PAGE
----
Motivation in the Workplace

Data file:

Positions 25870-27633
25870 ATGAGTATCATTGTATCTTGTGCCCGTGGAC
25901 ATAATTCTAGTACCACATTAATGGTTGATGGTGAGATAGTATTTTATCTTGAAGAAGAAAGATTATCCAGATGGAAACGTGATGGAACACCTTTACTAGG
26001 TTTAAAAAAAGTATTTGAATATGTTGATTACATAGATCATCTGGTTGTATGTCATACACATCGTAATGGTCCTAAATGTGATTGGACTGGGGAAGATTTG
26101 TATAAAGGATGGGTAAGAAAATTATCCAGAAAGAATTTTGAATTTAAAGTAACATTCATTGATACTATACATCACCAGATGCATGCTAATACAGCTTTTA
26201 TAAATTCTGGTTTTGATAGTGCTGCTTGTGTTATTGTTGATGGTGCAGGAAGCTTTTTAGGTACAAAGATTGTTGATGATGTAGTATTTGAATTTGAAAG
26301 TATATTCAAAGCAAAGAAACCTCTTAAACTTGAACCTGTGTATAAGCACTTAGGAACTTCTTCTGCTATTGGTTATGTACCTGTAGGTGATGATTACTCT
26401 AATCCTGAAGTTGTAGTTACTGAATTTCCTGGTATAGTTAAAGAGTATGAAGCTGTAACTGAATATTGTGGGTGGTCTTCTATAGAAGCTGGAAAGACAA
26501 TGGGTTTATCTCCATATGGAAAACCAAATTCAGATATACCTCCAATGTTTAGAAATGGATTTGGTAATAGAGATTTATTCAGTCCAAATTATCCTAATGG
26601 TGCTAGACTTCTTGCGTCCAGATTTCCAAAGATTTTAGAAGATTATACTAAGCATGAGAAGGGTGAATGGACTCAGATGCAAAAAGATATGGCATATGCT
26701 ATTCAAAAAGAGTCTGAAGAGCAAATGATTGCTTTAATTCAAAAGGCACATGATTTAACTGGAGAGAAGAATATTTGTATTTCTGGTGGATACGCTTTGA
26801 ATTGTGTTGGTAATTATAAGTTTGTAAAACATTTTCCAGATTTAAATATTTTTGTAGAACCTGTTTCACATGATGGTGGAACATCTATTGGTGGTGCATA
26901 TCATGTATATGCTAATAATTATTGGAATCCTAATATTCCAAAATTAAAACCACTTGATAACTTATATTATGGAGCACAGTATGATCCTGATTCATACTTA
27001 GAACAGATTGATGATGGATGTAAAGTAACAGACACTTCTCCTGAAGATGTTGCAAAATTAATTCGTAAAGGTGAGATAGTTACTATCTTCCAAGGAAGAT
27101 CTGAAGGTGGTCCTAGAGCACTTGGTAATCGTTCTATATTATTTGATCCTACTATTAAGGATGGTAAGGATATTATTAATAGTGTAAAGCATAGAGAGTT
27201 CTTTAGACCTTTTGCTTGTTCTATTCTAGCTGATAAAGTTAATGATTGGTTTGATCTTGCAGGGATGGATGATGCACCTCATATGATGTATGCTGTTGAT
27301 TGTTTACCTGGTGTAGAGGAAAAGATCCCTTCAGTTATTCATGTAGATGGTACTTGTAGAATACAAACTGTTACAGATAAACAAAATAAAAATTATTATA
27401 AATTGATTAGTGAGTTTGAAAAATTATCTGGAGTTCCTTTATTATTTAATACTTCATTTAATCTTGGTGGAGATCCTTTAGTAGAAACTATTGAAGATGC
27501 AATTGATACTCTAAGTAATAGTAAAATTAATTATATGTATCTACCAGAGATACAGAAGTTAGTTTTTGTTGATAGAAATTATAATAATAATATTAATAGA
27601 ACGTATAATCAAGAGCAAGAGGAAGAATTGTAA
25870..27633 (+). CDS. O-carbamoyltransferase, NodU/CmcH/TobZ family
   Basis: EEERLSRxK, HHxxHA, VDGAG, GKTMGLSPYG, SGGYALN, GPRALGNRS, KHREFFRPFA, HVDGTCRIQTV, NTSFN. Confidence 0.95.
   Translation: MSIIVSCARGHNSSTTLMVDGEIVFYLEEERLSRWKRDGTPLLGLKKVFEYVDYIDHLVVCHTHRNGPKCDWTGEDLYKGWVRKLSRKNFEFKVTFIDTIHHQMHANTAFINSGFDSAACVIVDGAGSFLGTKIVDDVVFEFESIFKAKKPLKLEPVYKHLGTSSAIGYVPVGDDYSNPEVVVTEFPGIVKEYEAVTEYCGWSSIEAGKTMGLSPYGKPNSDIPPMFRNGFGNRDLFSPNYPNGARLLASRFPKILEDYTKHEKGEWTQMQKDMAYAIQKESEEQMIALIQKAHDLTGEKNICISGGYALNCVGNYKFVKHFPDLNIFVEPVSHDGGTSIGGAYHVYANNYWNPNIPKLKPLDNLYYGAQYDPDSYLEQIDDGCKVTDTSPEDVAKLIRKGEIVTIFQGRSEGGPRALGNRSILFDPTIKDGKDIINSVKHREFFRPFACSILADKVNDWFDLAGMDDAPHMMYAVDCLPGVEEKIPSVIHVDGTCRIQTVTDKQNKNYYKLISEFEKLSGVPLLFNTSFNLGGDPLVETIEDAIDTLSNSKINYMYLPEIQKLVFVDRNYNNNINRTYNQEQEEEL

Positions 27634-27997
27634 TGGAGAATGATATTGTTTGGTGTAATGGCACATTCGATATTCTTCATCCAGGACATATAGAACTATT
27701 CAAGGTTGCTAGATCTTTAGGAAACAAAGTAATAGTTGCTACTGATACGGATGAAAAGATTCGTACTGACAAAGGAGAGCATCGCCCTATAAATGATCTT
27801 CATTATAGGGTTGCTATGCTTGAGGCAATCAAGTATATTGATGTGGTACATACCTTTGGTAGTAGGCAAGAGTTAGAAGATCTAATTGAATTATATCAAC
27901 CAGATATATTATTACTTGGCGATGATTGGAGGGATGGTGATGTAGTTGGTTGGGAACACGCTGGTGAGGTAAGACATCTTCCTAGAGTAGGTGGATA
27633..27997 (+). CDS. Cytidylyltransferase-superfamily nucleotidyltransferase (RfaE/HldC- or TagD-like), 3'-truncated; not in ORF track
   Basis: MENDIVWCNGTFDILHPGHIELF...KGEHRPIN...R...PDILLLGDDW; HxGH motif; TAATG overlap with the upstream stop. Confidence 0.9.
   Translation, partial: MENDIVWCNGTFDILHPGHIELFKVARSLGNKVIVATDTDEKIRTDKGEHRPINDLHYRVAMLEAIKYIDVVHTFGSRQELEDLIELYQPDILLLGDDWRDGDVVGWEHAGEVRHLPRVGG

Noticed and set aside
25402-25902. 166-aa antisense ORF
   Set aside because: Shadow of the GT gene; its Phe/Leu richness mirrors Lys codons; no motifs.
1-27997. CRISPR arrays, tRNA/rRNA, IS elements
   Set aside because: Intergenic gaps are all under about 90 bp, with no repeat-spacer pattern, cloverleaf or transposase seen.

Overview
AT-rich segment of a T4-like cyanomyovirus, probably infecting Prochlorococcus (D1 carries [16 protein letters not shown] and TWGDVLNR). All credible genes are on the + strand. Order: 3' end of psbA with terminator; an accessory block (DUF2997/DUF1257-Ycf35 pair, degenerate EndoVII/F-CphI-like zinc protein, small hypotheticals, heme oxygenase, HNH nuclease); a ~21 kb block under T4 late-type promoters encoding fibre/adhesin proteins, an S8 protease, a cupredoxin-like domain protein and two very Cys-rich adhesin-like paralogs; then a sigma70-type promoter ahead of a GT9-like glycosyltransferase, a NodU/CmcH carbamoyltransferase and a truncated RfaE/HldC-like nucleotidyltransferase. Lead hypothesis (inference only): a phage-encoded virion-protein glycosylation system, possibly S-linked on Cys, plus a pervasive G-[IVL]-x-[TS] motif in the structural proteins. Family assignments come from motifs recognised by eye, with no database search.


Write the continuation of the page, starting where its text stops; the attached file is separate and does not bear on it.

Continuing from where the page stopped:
There are different types of theories that define and explain the applicability of motivation. The definition theories work around a circle, where the person is the centre of investigation for independent action, reaction and expectation. These characteristics create a specific motivation for each person depending on individual and group circumstances. By analysing these circumstances, it is possible to create a motivational strategy to implement. Subsequently, evaluating the response to the motivation strategy created. The fundament of these theories is that “they are concerned with identifying people's needs, their relative strengths and the goals they pursue in order to satisfy these needs” (Mullins 1985, p 5). One of the characteristics of the expectancy theory is the anticipation that a person can have about the result of a specific action. The expectative of this action depends of how much effort is intended to do. For instance, when I was 12 years old I liked one special bicycle, but I didn’t have the money to buy it. I talked with my parents and they said that they would buy it if I helped creating the garden in the house for three weeks. I agreed, even though I knew I couldn’t play with my friends during those weeks. This was hard, but after the three weeks I got my bicycle. I worked very hard for it and I will never forget it. My expectative was that if I worked for these three weeks, I would have my present. The motivation that my parents created, gave me an expectative, and later, a satisfaction in my life. This experience of me life is a clear example of who one motivation in a person depend of the level of efforts do it in the action for get a result positive, when a satisfaction of live is negative that some times occur because the efforts given in one case specific of expectative is good but the result expected is not of the best and this type of case affect to the person in action after this occur for example when...
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